Short on time? Here are the highlights:
- Two dozen universities have so far chartered flights to bring students – some returning, some new – from China to the UK
- Strict COVID-19 safety precautions are in place to protect both international and domestic students
Dozens of universities in the United Kingdom have begun chartering flights to bring Chinese students safely to their campuses. There is financial risk that attaches to flight charters, but it is much easier to understand the move in light of the fact that fully 35% of the foreign students from outside the EU who enrolled in UK higher education in 2018/19 came from China. In 2018/19 there were 120,385 Chinese students enrolled, up 13% over the previous academic year, and fully one in five students in British higher education institutions today are from countries outside the UK.
The latest figures from the Universities and Colleges Admissions Service (UCAS) highlight a pleasant surprise in the form a 9% increase in the number of undergraduate students admitted to British universities from outside of the EU. UCAS notes as well that the increase in non-EU numbers for this year is partially offset by a 2% decline in undergraduate admissions for EU students. (The UCAS data typically reflects less than half of the international undergraduates coming to the UK, with the remainder of undergraduates, and postgraduate students as well, applying directly to institutions rather than via the central admissions service.)
“It was always likely that EU numbers would be down, given the Brexit uncertainties and shenanigans,” commented Nick Hillman, director of the Higher Education Policy Institute. “No one predicted such a big increase in non-EU international students and we have to wait to see if they will all actually arrive and then stay the course.”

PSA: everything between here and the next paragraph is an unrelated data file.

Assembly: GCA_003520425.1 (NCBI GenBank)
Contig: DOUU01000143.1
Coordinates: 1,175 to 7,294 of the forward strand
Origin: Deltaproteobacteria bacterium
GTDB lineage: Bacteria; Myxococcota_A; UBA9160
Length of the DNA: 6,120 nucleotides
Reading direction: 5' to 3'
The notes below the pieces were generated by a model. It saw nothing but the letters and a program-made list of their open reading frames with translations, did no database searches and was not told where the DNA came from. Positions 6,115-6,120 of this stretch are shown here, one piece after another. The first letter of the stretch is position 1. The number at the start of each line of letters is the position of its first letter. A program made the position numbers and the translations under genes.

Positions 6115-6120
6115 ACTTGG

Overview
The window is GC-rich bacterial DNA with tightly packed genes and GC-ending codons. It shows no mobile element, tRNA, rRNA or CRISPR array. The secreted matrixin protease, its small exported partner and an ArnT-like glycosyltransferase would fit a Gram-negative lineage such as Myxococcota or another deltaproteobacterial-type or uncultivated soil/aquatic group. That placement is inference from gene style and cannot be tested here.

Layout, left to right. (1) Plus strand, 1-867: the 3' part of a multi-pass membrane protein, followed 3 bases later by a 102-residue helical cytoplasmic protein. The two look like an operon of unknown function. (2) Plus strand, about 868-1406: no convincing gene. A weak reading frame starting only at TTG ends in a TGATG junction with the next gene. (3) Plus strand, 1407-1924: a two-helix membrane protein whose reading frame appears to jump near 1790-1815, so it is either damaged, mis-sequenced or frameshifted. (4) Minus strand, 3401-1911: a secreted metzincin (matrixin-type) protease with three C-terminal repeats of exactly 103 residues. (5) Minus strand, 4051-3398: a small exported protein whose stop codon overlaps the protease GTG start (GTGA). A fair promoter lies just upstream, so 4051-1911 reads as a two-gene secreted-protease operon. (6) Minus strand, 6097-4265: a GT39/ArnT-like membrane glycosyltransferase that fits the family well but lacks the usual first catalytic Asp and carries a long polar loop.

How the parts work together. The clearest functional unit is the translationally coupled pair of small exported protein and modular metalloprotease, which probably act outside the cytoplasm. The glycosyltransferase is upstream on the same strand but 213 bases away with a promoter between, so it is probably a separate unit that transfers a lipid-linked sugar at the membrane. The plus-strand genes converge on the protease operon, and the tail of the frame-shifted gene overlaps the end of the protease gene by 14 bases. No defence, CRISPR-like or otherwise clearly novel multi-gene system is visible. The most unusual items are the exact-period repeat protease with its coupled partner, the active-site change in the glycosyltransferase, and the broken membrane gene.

The “actually arrive” part of that statement is the key, especially as travel restrictions remain in place across many borders and international flight services are still limited as the 2020/21 academic year gets underway. Indeed, there is ample evidence from student surveys in China and other key sending markets that large percentages of admitted students are planning to defer their programme starts to 2021.
All of these factors provide plenty of motivation for British universities to directly organise international charters. Absent such measures, the country’s universities are facing significant declines in international student revenues – an economic impact that Universities UK has previously projected could reach as high as £463 million in reduced spending on tuition and living expenses this year alone.
Queens starts the trend
Russell Group member Queens University Belfast – where Chinese students represent close to half (47%) of the foreign student population – was the first to charter a direct flight from Qatar Airways carrying close to 400 students from Beijing to Belfast in September. The reported cost was £600,000 (US$770,000), with a university spokesperson saying that tickets were “charged to students at the normal cost of a comparable commercial flight.”